The Infinite Noise TRNG is an affordable and secure true random number generator (TRNG). It’s based on a modular entropy multiplier technique that continuously loops over previous random output, gathering randomness from the noise of the hardware components along the way, to generate the next random output. This way it produces a constant, measurable level of entropy which is then whitened to produce true random numbers. The openness of the implementation makes it easy to inspect and verify, as all security hardware should be!
The hardware derives entropy from thermal noise, like many random number generators. What divides it from other TRNGs is the modular entropy multiplication technique.
Thermal noise of resistors is being amplified in an infinite loop to generate data – which is not totally random yet. By using modular entropy multiplication there is some correlation of adjacent bits in the stream.
Health monitoring of important parameters of the raw datastream is implemented in the devices driver, which then uses the SHA-3 hashing function for cryptographic whitening to produce true random numbers.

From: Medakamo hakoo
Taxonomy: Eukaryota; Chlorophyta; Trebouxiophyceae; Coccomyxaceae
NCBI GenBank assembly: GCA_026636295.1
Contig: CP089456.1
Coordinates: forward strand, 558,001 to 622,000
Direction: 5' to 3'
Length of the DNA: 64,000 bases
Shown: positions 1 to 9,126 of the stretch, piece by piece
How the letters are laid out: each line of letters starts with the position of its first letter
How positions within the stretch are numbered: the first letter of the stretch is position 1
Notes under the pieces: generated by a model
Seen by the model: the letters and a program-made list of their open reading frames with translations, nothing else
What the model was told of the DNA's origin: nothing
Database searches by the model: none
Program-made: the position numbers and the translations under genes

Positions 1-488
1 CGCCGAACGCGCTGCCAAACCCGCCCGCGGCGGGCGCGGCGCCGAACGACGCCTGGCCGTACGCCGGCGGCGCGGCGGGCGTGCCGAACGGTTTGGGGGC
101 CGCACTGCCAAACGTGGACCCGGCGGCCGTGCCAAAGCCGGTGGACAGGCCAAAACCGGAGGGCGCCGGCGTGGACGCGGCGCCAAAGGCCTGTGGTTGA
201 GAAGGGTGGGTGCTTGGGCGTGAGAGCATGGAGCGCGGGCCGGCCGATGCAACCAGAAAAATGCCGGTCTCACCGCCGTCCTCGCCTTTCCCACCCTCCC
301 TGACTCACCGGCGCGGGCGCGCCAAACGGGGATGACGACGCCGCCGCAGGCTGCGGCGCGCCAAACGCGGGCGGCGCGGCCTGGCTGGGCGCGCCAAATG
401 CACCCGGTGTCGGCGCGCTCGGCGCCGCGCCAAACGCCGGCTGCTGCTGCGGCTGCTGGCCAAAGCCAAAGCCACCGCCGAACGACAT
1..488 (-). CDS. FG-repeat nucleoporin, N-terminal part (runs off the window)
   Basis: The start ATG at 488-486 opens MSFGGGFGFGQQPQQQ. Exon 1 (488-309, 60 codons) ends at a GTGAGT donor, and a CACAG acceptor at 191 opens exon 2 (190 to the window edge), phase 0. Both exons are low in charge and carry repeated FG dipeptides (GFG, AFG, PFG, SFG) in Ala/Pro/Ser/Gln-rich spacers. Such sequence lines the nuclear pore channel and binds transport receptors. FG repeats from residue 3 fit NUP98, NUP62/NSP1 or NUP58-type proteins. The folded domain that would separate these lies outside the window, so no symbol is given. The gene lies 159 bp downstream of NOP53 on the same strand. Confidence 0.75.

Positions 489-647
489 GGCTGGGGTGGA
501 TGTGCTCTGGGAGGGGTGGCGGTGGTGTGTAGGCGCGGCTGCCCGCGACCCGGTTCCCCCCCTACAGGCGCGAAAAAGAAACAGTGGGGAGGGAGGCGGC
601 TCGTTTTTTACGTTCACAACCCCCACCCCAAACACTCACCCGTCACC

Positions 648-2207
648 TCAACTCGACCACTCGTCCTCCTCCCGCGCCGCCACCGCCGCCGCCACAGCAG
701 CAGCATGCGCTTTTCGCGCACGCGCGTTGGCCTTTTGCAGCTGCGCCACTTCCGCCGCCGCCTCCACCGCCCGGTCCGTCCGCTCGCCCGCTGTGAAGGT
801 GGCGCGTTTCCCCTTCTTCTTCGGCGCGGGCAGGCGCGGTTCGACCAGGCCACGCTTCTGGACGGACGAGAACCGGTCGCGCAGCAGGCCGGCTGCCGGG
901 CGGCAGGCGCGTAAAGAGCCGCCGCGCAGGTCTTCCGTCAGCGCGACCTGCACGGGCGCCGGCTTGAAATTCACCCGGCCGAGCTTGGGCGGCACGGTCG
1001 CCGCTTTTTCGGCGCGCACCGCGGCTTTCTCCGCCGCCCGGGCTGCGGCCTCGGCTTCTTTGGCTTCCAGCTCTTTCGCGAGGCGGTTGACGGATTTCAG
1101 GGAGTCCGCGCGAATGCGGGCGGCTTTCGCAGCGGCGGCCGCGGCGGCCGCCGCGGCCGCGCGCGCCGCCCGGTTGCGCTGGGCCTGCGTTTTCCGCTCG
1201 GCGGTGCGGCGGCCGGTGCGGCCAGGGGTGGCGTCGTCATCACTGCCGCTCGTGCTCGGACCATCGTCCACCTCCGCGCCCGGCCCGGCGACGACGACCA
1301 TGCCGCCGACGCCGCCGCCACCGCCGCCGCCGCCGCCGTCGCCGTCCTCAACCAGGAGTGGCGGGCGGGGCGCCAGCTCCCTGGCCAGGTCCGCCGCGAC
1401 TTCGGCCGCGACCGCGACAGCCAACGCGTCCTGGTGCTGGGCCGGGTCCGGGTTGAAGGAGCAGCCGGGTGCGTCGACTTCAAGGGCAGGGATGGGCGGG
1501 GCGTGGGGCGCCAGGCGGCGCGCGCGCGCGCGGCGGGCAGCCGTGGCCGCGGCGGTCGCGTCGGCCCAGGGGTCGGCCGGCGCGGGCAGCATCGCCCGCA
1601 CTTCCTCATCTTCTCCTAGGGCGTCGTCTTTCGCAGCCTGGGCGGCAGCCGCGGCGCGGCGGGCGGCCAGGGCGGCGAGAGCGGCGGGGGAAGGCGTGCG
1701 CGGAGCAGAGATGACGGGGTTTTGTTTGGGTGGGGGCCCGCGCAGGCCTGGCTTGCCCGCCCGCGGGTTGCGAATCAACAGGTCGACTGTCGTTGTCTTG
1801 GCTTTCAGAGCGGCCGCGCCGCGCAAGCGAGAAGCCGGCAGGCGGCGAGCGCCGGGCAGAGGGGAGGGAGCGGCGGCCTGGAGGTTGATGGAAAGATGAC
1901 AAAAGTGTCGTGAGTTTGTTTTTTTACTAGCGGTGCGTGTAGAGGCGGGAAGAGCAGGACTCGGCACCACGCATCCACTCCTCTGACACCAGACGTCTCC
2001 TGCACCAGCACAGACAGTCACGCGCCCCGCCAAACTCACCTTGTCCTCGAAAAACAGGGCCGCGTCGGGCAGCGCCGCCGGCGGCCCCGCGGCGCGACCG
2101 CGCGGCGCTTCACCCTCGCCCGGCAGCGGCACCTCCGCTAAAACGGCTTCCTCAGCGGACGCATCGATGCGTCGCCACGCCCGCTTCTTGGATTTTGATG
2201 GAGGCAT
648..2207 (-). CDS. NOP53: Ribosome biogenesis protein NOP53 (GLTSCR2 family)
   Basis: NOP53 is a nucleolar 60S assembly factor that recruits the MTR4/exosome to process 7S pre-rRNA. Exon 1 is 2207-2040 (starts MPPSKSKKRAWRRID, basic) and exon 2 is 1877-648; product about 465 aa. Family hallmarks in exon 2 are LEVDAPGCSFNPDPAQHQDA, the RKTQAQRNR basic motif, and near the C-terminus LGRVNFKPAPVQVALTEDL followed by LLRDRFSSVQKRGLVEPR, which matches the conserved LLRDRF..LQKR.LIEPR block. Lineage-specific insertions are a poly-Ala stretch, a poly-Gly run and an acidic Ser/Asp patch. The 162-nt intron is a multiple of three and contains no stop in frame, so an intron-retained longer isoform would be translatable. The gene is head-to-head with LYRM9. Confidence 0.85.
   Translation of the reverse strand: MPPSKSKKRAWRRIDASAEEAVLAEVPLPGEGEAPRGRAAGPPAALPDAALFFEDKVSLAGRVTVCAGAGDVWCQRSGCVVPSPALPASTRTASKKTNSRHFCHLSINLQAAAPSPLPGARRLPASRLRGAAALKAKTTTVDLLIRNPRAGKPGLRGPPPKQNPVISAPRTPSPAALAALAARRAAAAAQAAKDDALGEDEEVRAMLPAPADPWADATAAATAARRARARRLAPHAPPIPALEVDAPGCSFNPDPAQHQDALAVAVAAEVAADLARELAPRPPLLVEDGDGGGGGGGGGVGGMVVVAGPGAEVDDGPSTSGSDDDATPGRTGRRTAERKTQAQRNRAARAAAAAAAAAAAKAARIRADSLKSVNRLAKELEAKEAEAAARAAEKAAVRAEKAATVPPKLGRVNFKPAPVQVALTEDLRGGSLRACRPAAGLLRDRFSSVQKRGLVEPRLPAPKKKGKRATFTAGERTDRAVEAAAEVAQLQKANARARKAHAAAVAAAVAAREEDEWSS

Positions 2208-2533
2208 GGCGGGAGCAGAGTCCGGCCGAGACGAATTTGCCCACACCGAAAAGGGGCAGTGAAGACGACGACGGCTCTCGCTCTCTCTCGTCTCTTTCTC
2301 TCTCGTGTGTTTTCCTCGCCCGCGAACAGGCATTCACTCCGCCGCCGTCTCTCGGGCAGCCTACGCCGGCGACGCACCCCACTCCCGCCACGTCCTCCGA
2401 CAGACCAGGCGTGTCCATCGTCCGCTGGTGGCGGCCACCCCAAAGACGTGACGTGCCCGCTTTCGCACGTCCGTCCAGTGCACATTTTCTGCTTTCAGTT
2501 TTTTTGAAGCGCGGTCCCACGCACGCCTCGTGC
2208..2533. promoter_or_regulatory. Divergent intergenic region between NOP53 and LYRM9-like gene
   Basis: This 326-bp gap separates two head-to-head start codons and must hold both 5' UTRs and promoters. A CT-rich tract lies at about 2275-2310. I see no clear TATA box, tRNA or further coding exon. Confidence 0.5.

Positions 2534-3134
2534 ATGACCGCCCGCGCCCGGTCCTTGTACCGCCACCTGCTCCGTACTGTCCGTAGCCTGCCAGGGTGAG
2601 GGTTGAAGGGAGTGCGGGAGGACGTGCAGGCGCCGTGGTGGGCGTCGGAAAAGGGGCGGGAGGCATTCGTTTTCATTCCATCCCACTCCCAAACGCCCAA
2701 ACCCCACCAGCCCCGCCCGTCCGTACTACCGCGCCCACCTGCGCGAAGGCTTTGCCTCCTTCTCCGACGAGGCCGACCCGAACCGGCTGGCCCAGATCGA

There is no way to override the signal without being noticed by the driver. Of course it’s possible to influence it a bit, but because we use modular entropy multiplication, this only makes the output slightly more random.
Since by definition there are no patterns in random data, how can you know the data coming from your entropy source was not spoofed? The Infinite Noise TRNG produces this predictable level of entropy, just because it’s the only way to constantly verify the hardware is working properly. And only then will it apply whitening with the SHA3 hashing function.
It may sound daunting, but this is the key feature of this implementation, as the foreseeable (and very high) level of entropy enables the driver to monitor proper function of the device. This is an essential feature for any trustworthy random number generator, which most devices unfortunately are missing. Even when you can access the raw output - during operation you often don’t find a way to monitor its operation.
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I analyzed the raw entropic data and it was in the .6 to .7 range of min entropy. The extractor is sha3 which is a good hash but single input extractors are not formally sound. The docs seem to say that the extraction ratio can be less that 1 which is not a good design practice. I put some details here - https://youtu.be/4PO2899Q1Wc